How to Analyse Customer Feedback Data

Anwesha Roy

6 Key Methodologies

Strategy
How to Analyse Customer Feedback Data

Listening to and acting on customer feedback is essential to improve your CSAT ratings. Not only does feedback provide a window into real-world customer expectations, but negative feedback when shared publicly could damage brand reputation. Harvard Business Review went as far as to say that companies shouldn’t ignore listening to customer feedback in favour of Big Data analysis practices. While quantifiable data points and generic market research can reveal broad trends, customer feedback as shared via calls, emails, live chat, social media, and review forums offer insights into hidden improvement areas.

As a customer-centric brand, you probably have a number of feedback collection channels in place, feeding into a centralised CRM. Here are 6 strategies to help you make the most of this feedback data and act on them effectively:

1. Unprompted Feedback Analysis

Data from structured surveys, questionnaires, polls, etc., will be ingested by your CRM and a centralised analytics engine – but what about unprompted feedback? These often indicate a customer’s most pressing issues, which may not fit into a feedback template. Ask open questions when requesting feedback and ensure agents flag unprompted suggestions either manually or with the help of real-time speech analytics. Speech analytics would be able to extract important keywords and phrases from unprompted feedback and find dominant trends across your customer base.

2. Volume and Repetition Analysis

Mapping the number of feedback inputs pertaining to a specific brand aspect (e.ga new feature or a website update) is useful for cutting through recency bias. This means that you can focus on high volume feedback that impacts the largest customer base, instead of being limited to the most recent piece of feedback. Similarly, repetition analysis reveals helpful suggestions that may otherwise go unnoticed simply because they are discussed (and overlooked) so often. Remember, with a high volume of feedback coming through different channels, there’s always a risk of bias influencing your decision-making. This methodology makes feedback analysis more objective, making sure that you can utilise the full potential of your data.

3. Dependent and Independent Variable Behaviour

Dependent variables like NPS, CSAT, customer effort score, etc. are quantifiable elements of customer feedback that are directly linked to a business outcome. Independent variables like agent politeness, response time over emails, website/shop floor design, etc., have no direct correlation with business outcomes. Studying dependent and independent variable behaviour using feedback data tells you how the latter could drive the former and how descriptive actions could bring about quantifiable improvements in the business. For example, you could leverage training intervention to help agents handle problematic callers more politely, and this methodology will ensure that the training results in a quantifiable uptick in NPS, CSAT, etc.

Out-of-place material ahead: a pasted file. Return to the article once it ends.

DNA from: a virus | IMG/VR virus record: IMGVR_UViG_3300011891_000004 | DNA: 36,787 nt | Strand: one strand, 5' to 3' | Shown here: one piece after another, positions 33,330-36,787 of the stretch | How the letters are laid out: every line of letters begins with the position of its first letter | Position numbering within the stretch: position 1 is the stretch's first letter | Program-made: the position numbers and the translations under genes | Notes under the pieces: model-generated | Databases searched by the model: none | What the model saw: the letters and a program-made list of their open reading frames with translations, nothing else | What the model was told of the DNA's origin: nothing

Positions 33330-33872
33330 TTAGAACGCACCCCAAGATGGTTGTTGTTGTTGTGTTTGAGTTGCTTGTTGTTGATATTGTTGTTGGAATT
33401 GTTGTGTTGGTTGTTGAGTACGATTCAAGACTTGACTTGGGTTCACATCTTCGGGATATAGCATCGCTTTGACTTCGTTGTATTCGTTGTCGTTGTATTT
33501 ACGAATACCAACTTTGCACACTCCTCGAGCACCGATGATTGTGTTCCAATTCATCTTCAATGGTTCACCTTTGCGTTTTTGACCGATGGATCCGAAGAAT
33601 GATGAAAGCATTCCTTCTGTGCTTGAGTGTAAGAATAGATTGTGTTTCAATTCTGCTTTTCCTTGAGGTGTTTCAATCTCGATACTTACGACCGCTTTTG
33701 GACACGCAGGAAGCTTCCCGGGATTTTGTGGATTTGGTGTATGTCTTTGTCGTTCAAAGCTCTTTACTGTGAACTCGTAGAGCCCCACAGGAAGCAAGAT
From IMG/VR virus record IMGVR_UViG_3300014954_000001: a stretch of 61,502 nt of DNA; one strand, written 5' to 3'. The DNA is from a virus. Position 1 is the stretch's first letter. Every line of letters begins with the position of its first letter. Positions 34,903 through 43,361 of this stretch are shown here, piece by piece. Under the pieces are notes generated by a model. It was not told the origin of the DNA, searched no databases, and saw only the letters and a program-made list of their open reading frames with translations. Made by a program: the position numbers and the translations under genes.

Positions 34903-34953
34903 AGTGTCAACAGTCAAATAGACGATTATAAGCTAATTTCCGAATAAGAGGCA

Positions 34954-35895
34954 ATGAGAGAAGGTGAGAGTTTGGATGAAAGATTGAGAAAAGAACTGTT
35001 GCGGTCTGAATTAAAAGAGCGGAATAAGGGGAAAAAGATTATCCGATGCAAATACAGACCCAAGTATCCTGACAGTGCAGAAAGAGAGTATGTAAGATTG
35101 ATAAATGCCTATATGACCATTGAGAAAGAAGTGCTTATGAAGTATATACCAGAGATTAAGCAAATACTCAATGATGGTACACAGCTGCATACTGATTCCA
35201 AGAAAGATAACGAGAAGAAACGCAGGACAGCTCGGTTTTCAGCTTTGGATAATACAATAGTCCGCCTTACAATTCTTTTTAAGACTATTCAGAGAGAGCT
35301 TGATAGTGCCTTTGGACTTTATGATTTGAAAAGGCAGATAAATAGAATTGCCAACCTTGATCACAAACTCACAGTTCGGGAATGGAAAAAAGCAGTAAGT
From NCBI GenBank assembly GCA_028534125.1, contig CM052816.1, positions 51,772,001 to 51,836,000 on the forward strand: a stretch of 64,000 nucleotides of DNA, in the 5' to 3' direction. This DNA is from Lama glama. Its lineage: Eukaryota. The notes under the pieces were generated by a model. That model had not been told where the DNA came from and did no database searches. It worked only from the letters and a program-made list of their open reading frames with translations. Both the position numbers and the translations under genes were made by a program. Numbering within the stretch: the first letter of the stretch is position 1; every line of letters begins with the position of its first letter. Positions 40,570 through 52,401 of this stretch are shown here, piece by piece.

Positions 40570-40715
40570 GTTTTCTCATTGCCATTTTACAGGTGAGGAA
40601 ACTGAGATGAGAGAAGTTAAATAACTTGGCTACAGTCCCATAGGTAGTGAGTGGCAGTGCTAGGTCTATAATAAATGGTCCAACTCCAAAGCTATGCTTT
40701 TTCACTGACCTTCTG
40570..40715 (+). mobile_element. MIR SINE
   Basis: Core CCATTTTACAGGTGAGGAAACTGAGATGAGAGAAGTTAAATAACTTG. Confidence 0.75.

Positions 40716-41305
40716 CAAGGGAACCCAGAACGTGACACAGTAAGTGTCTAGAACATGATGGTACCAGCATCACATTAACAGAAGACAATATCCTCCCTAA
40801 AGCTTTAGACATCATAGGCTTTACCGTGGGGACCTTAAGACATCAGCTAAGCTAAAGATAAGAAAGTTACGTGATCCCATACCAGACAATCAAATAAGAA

4. Sentiment Analysis

This customer feedback data analysis methodology converts unstructured information like the customer’s mood, attitude, or sentiment into an action point. Monitor for specific keywords (positive or negative) to intervene with the appropriate action. For example, you can identify which moment in the conversation is best for upselling/cross-selling, or when supervisor intervention might help to avoid a possible dispute. Sentiment analysis can be applied to multichannel interactions across voice, chat, email, and social media. To achieve this, you would need to couple sentiment analysis with speech analytics (for processing audio) and text analytics, with the results feeding into a centralised CRM database.

5. Analysis Automation

Automation allows you to easily collate feedback data from multiple sources and derive a holistic picture of customer opinion. Automated workflows can be helpful in extracting action points without manual data manipulation. It can also trigger pre-configured events – for example, automatically send out a re-engagement email or promo if a customer enters negative feedback. Analysis automation relies on a tightly integrated CRM, where you could detect real-time feedback on social media, map against the customer’s 360-degree profile, and trigger an automated campaign via email (or any other channel).

6. Feedback Analysis Outsourcing

Finally, consider outsourcing analytics activities, if you are a large business catering to a multilingual, multicultural customer base. This should also include feedback response and feedback form optimisation to create an engaging closed-loop cycle. There are third-party organisations and agencies that specialise in fields like data science, online reputation management (ORM), etc. helping you ramp up feedback analysis capabilities in a very short lead time. Such engagements should also factor in clear SLAs, defining the outcomes you want to achieve from feedback (e.g., designing new marketing campaigns) and improvements in performance KPIs.

 

 


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